The opposite view is usually that irrespective of the skill levels of individual laypersons to find and comprehend articles, access to them can enhance public understanding of science—a position reflected by the following statement from a report of the House of Commons:
“It is not for either publishers or academics to decide who should, and who should not, be allowed to read scientific journal articles. We are encouraged by the growing interest in research findings shown by the public. It is in society's interest that public understanding of science should increase. Increased public access to research findings should be encouraged by publishers, academics and Government alike.”
I then tried to see if there is evidence that open access has a direct impact on laypersons and their understanding of science. There seems to be very little evidence yet. Some efforts made in this direction are on a small scale; for example, a study involving focus group sessions indicated that individuals from outside academia generally believe that open access has benefits for laypersons Some report an indirect positive effect, such as diffusion of open access research through platforms such as Wikipedia. However, not many studies have explored the direct impact in depth.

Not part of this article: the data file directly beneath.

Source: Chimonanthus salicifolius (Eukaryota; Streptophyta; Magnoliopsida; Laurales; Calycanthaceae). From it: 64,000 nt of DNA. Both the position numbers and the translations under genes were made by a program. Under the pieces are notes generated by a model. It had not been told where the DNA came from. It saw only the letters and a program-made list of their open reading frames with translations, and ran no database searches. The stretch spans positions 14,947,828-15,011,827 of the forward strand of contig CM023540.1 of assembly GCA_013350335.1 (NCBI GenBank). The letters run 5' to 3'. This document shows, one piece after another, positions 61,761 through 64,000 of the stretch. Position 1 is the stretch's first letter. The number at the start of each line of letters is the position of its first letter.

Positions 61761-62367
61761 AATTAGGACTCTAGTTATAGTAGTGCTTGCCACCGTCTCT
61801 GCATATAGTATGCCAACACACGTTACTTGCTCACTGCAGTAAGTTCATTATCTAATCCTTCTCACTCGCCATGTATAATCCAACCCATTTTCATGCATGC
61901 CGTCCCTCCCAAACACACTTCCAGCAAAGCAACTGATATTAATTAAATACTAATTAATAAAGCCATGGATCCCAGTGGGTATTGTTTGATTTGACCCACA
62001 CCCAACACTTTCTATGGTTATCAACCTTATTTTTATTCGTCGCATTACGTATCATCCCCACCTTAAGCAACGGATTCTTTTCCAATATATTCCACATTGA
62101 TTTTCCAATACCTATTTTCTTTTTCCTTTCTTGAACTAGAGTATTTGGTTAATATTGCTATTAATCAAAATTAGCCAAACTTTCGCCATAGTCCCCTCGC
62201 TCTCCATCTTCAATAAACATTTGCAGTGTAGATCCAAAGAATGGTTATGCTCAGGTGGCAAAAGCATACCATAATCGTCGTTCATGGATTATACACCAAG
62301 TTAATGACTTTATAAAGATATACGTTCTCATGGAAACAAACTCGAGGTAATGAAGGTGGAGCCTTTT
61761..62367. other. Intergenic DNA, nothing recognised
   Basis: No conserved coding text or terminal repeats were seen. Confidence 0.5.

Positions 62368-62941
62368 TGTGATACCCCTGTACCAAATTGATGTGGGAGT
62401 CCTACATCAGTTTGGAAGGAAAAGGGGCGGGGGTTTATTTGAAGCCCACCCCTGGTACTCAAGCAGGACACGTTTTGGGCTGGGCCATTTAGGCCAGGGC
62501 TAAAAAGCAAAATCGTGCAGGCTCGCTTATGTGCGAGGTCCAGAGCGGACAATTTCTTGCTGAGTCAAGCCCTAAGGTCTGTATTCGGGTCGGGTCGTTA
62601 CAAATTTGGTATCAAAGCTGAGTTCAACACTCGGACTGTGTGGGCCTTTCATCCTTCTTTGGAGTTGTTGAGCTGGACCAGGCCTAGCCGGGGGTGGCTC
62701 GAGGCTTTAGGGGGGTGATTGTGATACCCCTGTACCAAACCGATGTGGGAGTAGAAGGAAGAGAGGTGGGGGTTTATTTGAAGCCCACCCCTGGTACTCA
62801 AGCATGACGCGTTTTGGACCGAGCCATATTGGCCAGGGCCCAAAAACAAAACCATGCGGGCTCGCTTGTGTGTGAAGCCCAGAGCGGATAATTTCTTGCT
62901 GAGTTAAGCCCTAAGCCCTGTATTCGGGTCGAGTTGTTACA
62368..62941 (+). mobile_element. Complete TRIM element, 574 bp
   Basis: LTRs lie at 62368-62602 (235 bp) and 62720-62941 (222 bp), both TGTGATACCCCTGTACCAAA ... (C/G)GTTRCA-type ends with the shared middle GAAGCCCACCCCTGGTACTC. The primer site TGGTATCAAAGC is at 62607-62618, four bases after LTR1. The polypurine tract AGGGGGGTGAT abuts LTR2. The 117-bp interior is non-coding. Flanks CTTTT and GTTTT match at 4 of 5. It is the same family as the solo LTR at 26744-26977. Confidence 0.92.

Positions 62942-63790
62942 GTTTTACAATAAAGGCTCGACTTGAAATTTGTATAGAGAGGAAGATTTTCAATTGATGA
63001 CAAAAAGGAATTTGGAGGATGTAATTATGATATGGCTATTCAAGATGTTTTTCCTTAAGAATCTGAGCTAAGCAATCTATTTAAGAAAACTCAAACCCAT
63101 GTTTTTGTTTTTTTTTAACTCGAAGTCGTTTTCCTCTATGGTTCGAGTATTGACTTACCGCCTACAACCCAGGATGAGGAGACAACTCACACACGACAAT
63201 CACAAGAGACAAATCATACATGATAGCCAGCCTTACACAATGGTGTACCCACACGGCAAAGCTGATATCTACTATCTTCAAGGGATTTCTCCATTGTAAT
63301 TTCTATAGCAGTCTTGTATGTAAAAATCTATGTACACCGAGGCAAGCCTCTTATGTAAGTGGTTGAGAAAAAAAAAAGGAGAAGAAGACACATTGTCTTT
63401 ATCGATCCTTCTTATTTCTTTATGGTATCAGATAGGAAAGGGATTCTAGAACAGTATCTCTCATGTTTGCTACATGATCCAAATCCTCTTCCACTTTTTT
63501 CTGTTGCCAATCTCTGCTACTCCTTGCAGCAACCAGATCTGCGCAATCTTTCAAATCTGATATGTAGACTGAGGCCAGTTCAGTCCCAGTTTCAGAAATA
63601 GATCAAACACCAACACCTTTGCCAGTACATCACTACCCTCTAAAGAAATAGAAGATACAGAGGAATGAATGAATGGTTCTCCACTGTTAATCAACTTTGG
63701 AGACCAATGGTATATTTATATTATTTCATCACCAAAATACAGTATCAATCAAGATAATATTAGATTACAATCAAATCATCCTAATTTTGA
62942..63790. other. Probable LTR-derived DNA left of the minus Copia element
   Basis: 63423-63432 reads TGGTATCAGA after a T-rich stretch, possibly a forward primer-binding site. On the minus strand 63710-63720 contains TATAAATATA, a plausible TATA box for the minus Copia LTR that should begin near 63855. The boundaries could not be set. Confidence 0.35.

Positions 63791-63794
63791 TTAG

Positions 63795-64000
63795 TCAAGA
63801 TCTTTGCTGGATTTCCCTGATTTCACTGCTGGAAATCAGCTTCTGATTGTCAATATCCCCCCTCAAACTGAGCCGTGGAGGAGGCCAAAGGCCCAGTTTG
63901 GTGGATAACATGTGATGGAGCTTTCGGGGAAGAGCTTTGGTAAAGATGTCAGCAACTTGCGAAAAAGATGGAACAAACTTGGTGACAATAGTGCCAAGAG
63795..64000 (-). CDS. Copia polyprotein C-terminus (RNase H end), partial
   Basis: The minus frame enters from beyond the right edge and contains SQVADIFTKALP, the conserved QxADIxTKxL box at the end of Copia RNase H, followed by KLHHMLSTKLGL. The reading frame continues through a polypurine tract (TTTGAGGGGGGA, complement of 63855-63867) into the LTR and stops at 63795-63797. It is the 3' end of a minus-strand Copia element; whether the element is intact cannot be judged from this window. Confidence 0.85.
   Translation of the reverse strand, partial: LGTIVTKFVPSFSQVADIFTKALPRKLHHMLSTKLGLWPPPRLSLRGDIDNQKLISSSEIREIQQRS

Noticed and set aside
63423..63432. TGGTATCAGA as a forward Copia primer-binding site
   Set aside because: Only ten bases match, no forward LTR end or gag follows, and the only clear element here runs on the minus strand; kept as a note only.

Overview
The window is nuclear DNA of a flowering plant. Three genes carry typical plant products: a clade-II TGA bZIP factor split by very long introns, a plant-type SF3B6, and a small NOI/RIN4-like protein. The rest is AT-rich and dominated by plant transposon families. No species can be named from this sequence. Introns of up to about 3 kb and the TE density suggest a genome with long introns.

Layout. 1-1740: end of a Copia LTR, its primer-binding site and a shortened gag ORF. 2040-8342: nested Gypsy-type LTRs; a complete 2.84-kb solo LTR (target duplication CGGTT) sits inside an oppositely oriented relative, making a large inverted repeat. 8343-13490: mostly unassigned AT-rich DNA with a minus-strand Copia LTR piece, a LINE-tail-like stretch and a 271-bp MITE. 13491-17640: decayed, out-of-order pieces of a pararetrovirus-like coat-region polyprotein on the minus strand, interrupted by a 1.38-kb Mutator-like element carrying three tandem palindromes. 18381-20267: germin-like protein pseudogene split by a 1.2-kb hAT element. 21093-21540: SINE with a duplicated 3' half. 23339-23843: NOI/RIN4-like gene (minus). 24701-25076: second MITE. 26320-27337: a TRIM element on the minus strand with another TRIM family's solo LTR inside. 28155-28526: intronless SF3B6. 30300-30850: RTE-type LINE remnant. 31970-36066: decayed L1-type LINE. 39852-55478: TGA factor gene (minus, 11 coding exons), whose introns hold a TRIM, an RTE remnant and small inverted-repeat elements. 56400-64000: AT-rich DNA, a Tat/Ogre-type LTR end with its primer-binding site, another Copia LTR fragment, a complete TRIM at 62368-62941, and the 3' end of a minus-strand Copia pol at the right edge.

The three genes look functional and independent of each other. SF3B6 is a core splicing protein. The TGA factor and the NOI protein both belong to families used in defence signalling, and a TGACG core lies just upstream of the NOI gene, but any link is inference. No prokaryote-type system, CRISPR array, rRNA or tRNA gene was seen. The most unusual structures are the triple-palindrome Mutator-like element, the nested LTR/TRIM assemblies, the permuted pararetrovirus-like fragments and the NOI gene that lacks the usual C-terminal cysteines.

Is concrete evidence needed? Is the reasonable presumption not enough, that access to primary research articles is more likely to aid rather than impede overall understanding of scientific topics? I think the answers to these questions should be yes and no, respectively.